You have an heir with special needs, and you are trying to figure out your best course of action during your estate planning. You want to provide for that person and help him or her significantly after you pass away, but you do not accidentally want to do something with unintended consequences. What should you do?
One option is to use a special needs trust. This sets money aside from your estate to help the individual, keeping it in the trust rather than passing it to the person directly. There are some major advantages to doing this, such as:
- Making sure that the individual is still eligible for government assistance in the form of Medicaid or Supplemental Security Income (SSI). The trust can pay any additional costs over what that assistance covers. Leaving money directly may increase a person's wealth so that he or she becomes ineligible, but the trust does not do so.
- Ensuring that the money that you leave behind is actually used to care for that individual. If you worry that others may try to take advantage of the person, a trust is safer than a direct gift.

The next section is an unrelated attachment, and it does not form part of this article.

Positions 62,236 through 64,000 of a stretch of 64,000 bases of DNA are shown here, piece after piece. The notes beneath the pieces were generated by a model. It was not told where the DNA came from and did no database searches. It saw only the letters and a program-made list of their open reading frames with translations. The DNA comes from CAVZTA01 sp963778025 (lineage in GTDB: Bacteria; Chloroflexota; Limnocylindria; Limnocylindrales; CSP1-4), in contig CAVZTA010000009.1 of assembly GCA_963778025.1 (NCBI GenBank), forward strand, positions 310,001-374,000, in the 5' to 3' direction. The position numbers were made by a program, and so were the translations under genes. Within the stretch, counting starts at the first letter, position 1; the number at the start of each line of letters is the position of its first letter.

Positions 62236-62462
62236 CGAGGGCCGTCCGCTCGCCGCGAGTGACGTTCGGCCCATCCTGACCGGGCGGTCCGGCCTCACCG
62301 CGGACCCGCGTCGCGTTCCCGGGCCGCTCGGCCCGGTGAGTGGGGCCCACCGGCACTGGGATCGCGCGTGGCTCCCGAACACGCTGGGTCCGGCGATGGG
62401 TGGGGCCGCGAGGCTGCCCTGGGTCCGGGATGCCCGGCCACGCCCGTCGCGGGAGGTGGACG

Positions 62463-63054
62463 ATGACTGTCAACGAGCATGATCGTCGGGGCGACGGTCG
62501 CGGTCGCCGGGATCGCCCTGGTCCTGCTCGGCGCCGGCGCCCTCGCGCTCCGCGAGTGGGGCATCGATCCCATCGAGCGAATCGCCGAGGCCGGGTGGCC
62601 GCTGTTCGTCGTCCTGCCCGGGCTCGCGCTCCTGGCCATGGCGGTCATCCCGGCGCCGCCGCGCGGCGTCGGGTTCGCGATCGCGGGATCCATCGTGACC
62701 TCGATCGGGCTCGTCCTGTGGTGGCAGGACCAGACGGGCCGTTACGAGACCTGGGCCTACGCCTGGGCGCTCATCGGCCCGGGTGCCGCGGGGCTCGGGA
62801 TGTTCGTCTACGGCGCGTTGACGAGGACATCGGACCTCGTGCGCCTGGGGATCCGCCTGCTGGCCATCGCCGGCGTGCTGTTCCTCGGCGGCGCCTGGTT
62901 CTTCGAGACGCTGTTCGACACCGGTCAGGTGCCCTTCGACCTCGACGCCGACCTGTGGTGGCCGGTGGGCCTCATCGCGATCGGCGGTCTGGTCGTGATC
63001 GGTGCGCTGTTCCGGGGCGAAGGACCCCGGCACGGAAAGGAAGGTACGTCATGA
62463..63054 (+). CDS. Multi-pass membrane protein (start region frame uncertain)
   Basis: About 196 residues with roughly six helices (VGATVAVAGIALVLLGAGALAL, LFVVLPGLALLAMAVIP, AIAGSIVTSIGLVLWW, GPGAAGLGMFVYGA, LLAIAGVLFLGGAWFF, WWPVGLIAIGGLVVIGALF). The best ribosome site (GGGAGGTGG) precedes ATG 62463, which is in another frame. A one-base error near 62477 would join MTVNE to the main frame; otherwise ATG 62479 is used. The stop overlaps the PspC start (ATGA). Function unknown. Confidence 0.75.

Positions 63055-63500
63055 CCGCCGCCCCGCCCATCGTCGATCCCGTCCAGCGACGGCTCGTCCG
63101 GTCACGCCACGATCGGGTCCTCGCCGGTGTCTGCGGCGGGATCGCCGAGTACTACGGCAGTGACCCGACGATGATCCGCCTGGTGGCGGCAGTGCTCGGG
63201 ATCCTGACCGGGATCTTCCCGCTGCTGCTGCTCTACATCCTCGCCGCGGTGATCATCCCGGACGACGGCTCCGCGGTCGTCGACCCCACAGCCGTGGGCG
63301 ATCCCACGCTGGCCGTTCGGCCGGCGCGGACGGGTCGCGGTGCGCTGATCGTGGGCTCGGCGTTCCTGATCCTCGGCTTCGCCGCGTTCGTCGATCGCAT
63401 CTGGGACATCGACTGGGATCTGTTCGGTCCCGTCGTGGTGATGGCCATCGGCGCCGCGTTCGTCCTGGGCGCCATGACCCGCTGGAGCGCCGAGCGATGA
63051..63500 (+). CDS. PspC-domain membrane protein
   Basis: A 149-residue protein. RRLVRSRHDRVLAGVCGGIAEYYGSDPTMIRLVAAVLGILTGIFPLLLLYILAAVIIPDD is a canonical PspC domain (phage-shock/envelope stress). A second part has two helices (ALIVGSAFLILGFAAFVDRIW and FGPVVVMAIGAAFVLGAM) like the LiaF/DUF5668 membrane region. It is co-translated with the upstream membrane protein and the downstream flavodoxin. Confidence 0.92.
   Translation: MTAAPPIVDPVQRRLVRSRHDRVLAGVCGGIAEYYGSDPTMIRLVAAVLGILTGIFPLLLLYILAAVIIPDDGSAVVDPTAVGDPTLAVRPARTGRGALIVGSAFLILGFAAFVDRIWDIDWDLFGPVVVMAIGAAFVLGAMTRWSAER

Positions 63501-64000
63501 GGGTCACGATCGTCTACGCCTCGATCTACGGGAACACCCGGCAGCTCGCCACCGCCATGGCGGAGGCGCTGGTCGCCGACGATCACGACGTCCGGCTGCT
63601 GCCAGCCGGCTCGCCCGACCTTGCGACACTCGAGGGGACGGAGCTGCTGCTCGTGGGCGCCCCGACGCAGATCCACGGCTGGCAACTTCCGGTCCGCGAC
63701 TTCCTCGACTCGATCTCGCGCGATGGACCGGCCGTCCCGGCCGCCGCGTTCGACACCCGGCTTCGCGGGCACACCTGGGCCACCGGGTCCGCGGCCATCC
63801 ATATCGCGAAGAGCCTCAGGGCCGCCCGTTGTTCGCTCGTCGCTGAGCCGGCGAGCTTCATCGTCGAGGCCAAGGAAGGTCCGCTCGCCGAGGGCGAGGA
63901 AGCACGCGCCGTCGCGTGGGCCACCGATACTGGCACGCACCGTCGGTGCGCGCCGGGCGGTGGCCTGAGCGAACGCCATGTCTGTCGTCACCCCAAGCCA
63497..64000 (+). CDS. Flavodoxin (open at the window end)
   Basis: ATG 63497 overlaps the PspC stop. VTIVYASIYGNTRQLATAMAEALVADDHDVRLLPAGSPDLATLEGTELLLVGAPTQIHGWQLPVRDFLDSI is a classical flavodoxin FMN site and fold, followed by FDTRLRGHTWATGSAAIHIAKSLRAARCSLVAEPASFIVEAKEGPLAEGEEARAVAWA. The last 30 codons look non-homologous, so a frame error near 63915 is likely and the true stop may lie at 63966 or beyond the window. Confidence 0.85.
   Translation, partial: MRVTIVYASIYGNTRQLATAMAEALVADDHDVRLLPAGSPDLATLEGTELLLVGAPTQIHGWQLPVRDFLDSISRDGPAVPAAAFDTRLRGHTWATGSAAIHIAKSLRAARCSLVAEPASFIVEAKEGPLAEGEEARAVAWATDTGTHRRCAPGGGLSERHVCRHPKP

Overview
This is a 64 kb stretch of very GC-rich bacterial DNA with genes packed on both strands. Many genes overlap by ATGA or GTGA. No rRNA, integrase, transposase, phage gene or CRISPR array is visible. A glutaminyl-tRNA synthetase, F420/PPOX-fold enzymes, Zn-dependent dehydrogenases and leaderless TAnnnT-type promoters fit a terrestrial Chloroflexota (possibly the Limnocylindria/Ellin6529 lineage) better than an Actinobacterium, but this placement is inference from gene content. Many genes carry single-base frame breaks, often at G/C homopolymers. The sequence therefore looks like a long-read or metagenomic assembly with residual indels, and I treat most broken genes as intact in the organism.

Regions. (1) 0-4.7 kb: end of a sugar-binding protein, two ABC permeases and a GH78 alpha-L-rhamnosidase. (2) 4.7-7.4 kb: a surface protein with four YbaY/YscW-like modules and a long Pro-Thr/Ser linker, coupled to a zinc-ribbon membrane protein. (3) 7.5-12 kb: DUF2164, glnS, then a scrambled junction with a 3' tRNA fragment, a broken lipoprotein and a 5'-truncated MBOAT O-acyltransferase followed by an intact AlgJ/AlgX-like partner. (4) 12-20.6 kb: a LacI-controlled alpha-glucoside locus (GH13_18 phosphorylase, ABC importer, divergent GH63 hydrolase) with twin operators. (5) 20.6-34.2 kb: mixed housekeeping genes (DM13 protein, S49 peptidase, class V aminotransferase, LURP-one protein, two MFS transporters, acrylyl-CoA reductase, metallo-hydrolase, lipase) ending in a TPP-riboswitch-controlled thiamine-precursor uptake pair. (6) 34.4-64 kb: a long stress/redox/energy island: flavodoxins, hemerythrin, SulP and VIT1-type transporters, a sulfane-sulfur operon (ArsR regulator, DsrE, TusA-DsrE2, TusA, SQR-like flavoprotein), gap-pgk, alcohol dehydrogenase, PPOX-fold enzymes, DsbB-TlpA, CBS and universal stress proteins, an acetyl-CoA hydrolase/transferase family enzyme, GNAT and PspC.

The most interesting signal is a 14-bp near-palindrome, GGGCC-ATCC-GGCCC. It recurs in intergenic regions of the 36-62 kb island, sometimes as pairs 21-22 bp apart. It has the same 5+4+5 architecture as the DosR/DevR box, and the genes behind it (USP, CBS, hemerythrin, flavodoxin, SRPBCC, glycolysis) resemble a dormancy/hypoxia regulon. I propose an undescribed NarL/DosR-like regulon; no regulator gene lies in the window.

- Giving you a way to deduct the money for tax purposes.
- Keeping the funds away from any creditors. For instance, if your heir has outstanding debts, creditors cannot take the money from the trust. It is not technically part of your heir's estate, so it is protected, and you know that it will only be used as instructed by the trust -- to care for the beneficiary.
As you can see, it is very important to look into all of your options when doing estate planning. With careful planning in advance, you can leave behind a legacy you'll be proud of.